Swamped in saltwater
© Bryan W. Jones
Fast cars make, and break, speed records on the flat, barren, dazzling white raceway at Utah’s Bonneville Salt Flats. The first record was set in 1914 at 141 mph, and there have been many since, including one in 1970 by the rocket-propelled Blue Flame, traveling at 622.4 mph. In 2006 a diesel engine traveling at 350.092 mph broke another record.
The long, flat straightaway and smooth surface are the speedway’s draws. Almost its entire surface, 90%, is made of common table salt, deposited millions of years ago in the nearby mountains when Utah was covered by a shallow sea. Some 15,000 years ago, rivers dissolved some of the salt and carried it into Lake Bonneville, a glacial lake once as large as Lake Michigan, and 1000 feet deep. Although Lake Bonneville has now drained away, (leaving the Great Salt Lake) the salt remains, in some spots, almost five feet thick. Groundwater continues to flow in, bringing more. Each year, the water floods the surface and then evaporates, coating the raceway with a fresh, smooth layer of salt.
Dry land may seem as if it is terra firma, but the salt flats are on the move. The Bonneville Salt Flats are part of the Great Basin, which began forming in the western United States some 17 million years ago as North America drifted west, colliding against seafloor from the Pacific. As the San Andreas Fault lengthens, tearing rock from California and sending it north, the Great Basin widens, creating the vast, flat, open space that attracts high speed auto racers.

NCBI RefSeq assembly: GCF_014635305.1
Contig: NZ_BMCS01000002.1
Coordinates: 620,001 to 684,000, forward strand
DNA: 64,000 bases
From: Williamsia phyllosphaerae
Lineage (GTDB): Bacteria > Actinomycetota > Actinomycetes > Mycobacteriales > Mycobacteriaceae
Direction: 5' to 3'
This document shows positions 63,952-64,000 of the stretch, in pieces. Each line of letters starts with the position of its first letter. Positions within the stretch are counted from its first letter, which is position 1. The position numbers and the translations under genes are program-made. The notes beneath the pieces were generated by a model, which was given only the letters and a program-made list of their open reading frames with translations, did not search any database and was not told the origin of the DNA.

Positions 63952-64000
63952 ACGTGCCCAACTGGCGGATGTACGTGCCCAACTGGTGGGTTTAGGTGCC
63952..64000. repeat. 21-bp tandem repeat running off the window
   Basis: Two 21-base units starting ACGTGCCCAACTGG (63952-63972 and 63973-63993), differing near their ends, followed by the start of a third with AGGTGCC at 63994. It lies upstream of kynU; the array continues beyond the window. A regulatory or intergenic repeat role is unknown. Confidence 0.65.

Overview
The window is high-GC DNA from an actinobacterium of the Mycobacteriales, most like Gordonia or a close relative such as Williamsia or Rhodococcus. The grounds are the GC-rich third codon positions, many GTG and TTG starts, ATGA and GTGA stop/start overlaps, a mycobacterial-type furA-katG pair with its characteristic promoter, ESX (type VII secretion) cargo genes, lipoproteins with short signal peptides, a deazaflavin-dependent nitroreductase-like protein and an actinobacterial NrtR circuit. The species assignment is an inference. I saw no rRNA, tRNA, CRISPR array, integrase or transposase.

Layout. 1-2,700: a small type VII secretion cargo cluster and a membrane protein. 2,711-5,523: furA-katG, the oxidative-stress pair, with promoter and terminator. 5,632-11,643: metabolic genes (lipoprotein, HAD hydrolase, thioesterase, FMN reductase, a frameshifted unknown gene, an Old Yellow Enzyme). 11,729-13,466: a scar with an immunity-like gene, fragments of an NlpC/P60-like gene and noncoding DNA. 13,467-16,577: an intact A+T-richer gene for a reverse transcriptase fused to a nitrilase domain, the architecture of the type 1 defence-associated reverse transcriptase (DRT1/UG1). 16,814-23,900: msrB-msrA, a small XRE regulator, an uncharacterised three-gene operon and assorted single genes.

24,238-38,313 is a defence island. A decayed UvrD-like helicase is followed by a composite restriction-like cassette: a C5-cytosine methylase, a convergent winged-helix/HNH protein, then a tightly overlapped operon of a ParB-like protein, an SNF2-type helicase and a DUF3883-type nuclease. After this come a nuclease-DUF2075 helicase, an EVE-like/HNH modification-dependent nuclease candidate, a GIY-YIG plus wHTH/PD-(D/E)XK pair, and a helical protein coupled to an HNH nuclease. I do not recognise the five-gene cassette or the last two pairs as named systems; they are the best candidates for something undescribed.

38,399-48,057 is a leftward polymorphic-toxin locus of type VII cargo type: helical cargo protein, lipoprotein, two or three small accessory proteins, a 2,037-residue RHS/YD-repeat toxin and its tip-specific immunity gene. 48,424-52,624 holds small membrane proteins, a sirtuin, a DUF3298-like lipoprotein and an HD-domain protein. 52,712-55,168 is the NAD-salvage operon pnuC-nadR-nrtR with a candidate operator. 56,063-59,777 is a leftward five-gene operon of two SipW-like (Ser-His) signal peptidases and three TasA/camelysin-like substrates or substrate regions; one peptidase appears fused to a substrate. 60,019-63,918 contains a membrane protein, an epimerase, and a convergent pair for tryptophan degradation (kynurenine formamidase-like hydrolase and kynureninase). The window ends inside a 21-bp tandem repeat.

In 1846, the Donner-Reed pioneers, seeking a short-cut to California, crossed the flats. Traveling much more slowly than today’s racers, they met with tragic result. Their route, along what was known as the Hastings Cutoff, cost them both time and provisions. Where their wagons were mired in mud just below the salt, the wheel tracks can still be seen today. Their late start and difficult passage brought the party into the mountains at the onset of winter. Trapped for months on a snowy pass on Truckee Lake, they desperately resorted to cannibalism, forced to eat their deceased to avoid dying from starvation.
References and more information
Utah Basin and Range Geology
Hintze, L.F. and Kowallis, B.J., 2009. Geologic History of Utah. Brigham Young University Geology Studies Special Publication 9, 225 pp.
Lake Bonneville and the Bonneville Salt Flats